But sprinkled amongst those gift-receipt-clutching consumers are what the industry considers thieves: people who deliberately use return policies to steal. The tactics vary, from “free customer rentals”—where someone purchases an outfit, wears it to an event, and then returns it the next day—to those who purchase two items that look similar but are priced very differently and then switch the boxes so they return the cheaper item and get the refunded money from the higher-priced item.
The issue is anything but trivial for retailers. A Harris Poll released this week found that 91 percent of consumers interviewed considered return policies and processes as important to their decision about where to make a purchase. It also found that almost one-fifth of U.S. adults have held onto unwanted merchandise four or more months, before trying to return it to the retailer, according to the survey sponsored by Newgistics.
“It’s an issue that a lot of consumers care about,” said Blake Zeff, communications director for U.S. Sen. Charles Schumer (D-NY), who “wants retailers to cut down on these (return) policies, these excessive policies.”
A California-based company called The Return Exchange looked at the situation and saw an opportunity to use a standard Windows-based SQL Server database approach to apply customized rules to identify customers whose buying patterns made them look like return abusers.
Here’s how it’s supposed to work: A customer walks in and attempts to return a product. The clerk asks for identification and enters that into the system so that all of that customer’s purchases can be linked.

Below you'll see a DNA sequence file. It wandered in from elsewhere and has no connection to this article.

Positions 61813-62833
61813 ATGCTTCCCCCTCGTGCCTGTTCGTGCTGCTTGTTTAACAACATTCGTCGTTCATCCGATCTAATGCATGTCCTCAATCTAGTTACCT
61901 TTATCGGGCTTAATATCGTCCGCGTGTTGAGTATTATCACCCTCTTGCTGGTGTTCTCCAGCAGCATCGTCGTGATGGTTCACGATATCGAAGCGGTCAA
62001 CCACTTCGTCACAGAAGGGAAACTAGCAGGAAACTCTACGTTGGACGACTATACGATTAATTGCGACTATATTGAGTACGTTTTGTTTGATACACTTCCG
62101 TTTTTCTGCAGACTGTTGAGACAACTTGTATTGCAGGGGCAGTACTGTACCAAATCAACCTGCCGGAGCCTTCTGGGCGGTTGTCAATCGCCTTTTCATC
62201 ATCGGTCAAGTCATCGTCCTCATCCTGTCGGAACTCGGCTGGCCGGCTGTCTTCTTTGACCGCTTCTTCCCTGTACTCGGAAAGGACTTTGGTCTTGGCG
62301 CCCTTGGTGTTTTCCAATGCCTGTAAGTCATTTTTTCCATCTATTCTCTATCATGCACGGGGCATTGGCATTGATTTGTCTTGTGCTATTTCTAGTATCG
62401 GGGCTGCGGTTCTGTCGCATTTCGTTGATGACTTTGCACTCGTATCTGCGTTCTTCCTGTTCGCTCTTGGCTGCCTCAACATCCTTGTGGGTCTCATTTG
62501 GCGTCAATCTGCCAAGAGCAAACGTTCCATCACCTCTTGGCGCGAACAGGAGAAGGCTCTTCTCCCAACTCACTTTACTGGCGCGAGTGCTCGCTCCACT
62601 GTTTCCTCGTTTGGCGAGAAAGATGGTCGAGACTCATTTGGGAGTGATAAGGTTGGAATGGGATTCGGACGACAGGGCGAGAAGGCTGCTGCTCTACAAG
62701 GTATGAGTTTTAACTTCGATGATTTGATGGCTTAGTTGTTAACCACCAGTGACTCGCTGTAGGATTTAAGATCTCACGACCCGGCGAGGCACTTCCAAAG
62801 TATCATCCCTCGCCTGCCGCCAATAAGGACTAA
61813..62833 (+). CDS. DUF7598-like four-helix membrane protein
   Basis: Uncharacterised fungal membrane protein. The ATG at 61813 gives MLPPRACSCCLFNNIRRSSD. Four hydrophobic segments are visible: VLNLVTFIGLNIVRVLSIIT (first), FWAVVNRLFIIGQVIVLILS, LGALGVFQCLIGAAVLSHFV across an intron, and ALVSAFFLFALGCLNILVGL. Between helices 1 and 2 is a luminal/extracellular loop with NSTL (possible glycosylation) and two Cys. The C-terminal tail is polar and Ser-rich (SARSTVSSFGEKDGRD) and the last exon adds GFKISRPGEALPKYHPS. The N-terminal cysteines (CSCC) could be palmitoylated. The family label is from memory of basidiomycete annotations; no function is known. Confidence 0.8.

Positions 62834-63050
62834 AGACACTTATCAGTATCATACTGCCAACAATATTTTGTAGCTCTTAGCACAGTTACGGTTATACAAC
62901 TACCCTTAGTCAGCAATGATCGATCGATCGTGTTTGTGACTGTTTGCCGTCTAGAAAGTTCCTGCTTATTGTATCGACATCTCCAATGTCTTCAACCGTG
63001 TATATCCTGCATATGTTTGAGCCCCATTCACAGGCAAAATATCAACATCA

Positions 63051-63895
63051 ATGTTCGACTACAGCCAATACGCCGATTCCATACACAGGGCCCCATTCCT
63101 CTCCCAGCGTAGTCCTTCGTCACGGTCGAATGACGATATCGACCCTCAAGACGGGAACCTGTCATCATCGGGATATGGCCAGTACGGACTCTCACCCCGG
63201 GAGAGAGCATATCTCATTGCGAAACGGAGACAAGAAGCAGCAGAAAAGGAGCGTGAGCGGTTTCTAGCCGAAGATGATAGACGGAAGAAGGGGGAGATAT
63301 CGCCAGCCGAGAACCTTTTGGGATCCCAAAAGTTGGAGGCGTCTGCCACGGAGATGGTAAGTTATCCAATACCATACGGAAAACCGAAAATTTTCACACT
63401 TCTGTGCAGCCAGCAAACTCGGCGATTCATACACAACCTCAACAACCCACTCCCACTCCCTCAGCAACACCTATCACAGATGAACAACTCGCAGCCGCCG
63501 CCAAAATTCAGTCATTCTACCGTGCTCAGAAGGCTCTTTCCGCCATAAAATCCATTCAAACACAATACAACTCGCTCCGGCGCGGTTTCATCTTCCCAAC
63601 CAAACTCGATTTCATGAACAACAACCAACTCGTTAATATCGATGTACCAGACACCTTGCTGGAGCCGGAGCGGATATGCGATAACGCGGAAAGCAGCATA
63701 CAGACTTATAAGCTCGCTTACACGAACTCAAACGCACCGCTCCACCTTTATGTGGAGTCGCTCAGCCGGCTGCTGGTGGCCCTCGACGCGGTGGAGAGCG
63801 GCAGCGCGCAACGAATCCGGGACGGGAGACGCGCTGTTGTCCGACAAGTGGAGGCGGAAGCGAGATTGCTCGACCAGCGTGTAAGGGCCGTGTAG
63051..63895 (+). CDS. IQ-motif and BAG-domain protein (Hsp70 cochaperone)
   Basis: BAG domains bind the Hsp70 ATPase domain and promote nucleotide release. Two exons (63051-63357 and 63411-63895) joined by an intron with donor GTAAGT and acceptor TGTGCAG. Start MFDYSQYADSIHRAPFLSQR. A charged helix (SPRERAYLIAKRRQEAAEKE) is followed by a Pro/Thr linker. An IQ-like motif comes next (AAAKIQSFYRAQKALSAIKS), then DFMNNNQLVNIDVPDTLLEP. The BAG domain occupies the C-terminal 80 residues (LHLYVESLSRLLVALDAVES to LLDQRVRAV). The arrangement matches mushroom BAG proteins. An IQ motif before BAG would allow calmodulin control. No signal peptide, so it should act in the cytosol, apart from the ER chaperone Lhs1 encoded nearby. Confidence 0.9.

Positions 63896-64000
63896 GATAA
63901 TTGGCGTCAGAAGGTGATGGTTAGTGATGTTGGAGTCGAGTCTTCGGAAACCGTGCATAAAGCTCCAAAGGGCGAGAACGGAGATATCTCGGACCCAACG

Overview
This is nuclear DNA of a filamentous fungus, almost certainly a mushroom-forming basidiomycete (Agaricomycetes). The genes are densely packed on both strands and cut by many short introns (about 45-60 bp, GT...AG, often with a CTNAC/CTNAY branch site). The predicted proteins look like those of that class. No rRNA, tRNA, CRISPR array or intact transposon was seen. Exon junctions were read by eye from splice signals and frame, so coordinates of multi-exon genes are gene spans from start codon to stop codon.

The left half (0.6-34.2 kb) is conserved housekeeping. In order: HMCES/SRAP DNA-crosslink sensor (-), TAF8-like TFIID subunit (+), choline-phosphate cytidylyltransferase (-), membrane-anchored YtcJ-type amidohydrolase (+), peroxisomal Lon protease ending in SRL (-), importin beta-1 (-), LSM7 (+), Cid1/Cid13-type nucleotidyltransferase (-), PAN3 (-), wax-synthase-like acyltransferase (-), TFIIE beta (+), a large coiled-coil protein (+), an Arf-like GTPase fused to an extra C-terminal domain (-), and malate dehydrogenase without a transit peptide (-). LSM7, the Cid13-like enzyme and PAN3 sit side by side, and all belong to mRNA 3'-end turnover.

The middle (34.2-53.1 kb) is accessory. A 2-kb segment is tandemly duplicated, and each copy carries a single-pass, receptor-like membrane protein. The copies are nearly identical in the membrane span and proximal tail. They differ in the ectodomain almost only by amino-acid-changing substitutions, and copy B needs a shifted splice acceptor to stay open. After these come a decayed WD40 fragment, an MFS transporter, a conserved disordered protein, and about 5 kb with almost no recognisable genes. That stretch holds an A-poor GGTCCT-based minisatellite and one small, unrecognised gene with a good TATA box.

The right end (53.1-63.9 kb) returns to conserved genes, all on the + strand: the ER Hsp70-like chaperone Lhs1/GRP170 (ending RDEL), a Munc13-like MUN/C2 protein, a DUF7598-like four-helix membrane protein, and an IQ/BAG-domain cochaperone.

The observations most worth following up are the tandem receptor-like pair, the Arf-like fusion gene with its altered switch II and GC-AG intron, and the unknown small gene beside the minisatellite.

The identification information and the return data is automatically sent (either using dial-up, a broadband VPN or a direct T1 connection) to a database that The Return Exchange has set up exclusively for that particular retail chain. That database can be accessed—on The Return Exchange’s server—by anyone in that company’s IT department.
When that database (called Verify-1) sees what it considers to be a return abusive pattern, it will reject that return, in the same way that a POS would reject a stolen credit card. The clerk then would give the customer an 800 number to The Return Exchange, which would then investigate the case.
Retailers are reporting billions of dollars of annual losses from return abuses and The Return Exchange sees this as a way to combat such fraud.
But U.S. Senator Schumer sees it differently. He held a news conference this week in front of an East Side Sports Authority store and identified them and a handful of other retailers—including Express, KayBee Toys, The Sports Authority and Guess—as essentially blacklisting customers who return a bit too much.
“There’s a familiar saying this time of year ‘many happy returns’ but sadly, in some stores, that just isn’t the policy,” Schumer said. “We all know the disappointment of buying a friend or family member a gift only to find out they already have one or don’t want it. But some of us aren’t being extended the right to return any more gifts – and the least the stores can do is tell us why.”
That “tell us why” part is the essence of the controversy. Schumer plans on introducing legislation in the Senate next month that will require retailers to prominently disclose their precise return prohibition formula before customers can make purchases.